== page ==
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condition. You will be challenged to think about groups and social structures as well as individuals in defining your ministry. You also will be part of a dynamic learning group with other students and your supervisor, which will provide opportunities for mutual supervision, care giving, challenge and appreciation. Students need to remember that CPE is not designed as a practicum in evangelism, but a process in which you begin to explore the psychological and theological implications of ministry and specifically your motivation for ministry. Inherent in this exploration will be experience challenges, questions, and critiques by your supervisor and members of your peer group. However, these experiences should not be viewed as personal attacks causing you to become defensive or to retaliate. Instead, recognize that your experiences are part of the learning process. In addition to the resources suggested by your supervisor, consult the reference books on pastoral care found in the bibliography that may assist you in articulating your views. There are a number of terms used in CPE with which the student should be familiar to include: Integration: The manner and the degree to which students knowingly embrace and incorporate helpfully their personal history, understanding of behavior sciences, religious world view, and faith tradition into their practice of ministry, AND/OR whose personality reflects theological and psychological maturity. Projection: The practice of unconsciously superimposing one's values and attitudes upon the person to whom the student is ministering thereby basing one's concept of ministry on a false assumption. Boundaries: The ability of students to recognize their own limits of personal and professional involvement in the affairs of another person and/or their practice of ministry. Boundary issues occur when a person's interaction with another person oversteps the relational boundaries of the context. Stereotypes: The practice of attributing characteristics to a person or group that forms a basis for relationship and/or ministry. Pastoral Identity, Authority, and Functioning: Pastoral identity is "the relatively enduring pattern of attachments, behaviors, and values characteristic of persons providing religious ministries.1 Pastoral authority can be defined as "Spiritual power, mediated through the church to influence opinion, induce belief and lead individuals and groups to moral and evangelical action." 2 Pastoral functioning can be defined as all those practical ways by which a pastoral care giver engages the persons under their care, meeting their needs in helpful fashion. As a person's pastoral identity becomes more clarified and solidified, it gives rise to a healthy sense of personal authority, i.e. the ability to foster meaningful change/growth which issues forth in effective acts of ministry.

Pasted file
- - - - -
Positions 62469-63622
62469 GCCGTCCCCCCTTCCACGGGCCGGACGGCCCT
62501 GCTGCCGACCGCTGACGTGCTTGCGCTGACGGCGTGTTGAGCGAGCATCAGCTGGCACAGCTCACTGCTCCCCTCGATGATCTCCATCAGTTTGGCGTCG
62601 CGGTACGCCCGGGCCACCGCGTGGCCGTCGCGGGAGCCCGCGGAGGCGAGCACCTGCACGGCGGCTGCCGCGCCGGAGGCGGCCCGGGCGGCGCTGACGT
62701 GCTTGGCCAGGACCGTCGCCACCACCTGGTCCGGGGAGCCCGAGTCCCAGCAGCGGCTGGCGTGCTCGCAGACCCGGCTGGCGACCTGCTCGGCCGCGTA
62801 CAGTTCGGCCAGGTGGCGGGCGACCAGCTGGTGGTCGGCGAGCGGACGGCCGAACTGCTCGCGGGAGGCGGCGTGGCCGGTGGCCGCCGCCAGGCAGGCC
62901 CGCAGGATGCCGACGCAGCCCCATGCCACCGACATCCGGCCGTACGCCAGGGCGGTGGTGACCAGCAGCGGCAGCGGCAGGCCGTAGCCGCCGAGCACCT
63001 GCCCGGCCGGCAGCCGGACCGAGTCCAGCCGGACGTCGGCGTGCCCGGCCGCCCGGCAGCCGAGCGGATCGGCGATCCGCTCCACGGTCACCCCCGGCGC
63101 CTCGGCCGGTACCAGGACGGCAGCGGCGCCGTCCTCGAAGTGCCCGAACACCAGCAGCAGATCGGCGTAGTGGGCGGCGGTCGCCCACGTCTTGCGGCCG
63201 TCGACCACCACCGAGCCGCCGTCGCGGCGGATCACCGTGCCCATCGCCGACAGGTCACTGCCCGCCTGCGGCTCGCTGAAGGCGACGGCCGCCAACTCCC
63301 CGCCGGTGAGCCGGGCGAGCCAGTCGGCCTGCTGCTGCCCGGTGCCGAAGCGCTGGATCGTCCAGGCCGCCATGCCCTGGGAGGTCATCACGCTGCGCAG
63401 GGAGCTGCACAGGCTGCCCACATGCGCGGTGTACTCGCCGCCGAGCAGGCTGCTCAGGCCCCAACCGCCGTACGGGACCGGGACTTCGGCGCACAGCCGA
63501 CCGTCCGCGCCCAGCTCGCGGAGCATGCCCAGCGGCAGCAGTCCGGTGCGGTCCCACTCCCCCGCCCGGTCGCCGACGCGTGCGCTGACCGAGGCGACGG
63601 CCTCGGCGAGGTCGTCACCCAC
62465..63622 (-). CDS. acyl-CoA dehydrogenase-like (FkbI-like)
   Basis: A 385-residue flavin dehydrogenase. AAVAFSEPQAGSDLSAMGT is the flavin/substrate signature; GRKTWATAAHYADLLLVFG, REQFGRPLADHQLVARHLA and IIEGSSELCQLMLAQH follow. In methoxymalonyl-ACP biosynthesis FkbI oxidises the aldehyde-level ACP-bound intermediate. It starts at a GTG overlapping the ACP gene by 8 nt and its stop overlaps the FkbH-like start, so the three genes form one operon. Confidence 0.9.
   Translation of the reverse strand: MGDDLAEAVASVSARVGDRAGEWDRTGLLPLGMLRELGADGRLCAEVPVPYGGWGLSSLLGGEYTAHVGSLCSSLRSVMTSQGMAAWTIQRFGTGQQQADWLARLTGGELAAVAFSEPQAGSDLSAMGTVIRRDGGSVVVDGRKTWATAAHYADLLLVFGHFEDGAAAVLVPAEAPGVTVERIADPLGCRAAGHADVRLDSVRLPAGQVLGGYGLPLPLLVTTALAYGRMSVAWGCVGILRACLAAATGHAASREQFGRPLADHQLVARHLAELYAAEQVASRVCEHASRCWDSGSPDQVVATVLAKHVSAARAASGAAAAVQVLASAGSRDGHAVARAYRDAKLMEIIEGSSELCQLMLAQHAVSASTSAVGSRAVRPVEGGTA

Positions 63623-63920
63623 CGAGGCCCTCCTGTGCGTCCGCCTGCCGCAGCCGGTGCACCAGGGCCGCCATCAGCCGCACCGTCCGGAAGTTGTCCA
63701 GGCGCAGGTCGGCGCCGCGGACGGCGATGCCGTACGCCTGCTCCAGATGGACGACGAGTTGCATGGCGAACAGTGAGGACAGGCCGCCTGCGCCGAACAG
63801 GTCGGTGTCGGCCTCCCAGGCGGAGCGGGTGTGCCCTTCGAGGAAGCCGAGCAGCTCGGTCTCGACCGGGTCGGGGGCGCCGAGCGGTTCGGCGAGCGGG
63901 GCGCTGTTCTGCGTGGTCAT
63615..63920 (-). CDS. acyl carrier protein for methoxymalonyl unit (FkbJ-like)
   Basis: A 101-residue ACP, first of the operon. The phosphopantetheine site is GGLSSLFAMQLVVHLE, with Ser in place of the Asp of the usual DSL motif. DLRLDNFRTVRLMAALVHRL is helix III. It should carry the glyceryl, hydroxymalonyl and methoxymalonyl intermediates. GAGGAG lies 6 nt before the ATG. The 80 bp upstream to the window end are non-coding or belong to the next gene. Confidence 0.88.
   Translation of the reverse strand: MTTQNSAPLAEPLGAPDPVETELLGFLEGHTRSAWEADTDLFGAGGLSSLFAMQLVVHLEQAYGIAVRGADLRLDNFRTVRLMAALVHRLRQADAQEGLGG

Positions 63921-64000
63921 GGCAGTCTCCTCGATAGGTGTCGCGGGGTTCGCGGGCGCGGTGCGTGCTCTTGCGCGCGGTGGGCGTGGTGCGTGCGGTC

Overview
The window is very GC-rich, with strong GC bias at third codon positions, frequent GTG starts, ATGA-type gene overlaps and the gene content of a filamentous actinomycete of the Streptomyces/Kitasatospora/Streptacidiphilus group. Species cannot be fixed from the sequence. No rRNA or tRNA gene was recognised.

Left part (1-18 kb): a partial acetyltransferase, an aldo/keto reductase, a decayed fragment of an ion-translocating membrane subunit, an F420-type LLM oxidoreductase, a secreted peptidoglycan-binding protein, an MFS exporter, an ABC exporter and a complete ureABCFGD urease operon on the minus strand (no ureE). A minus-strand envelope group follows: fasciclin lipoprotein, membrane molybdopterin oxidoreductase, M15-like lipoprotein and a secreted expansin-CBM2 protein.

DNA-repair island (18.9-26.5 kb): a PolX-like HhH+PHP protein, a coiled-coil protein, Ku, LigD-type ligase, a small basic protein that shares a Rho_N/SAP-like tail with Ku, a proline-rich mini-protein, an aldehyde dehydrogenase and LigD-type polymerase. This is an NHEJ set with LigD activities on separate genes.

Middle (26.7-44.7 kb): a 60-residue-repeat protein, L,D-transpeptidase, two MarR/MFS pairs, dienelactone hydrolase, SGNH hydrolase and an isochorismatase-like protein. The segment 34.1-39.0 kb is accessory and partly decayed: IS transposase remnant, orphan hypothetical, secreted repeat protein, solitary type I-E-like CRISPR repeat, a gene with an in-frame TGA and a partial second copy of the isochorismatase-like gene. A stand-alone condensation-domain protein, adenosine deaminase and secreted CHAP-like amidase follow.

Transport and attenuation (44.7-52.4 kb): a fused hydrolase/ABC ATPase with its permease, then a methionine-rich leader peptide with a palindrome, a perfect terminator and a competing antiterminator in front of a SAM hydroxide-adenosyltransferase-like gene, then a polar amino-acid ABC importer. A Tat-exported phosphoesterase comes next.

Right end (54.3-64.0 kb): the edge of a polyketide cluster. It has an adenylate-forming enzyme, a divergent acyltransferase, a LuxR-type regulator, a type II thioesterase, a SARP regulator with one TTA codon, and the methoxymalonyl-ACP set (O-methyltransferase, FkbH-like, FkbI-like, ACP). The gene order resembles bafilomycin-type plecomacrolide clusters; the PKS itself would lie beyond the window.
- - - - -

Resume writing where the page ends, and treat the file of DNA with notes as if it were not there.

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NEGOTIATING THE CPE CULTURE Students who are entering the CPE setting for the first time may experience a degree of culture shock as they encounter religious beliefs and practices that are foreign to them. The reality of this culture shock is due in part to the religious diversity of the participating students and the CPE supervisors. Accordingly, students need to be aware that their theological views may be in the minority and may give rise to suspicions of narrow-mindedness, intolerance from other members of the group. If this occurs, it may be helpful to recall the example of Daniel in Babylon and to adapt when necessary while maintaining personal religious integrity. A passage of Scripture that speaks to these situations is I Peter 3:15: "Always be prepared to give an answer to everyone who asks you to give the reason for the hope that you have. But do this with gentleness and respect, keeping a clear conscience, so that those who speak maliciously against your good behavior in Christ may be ashamed of their slander."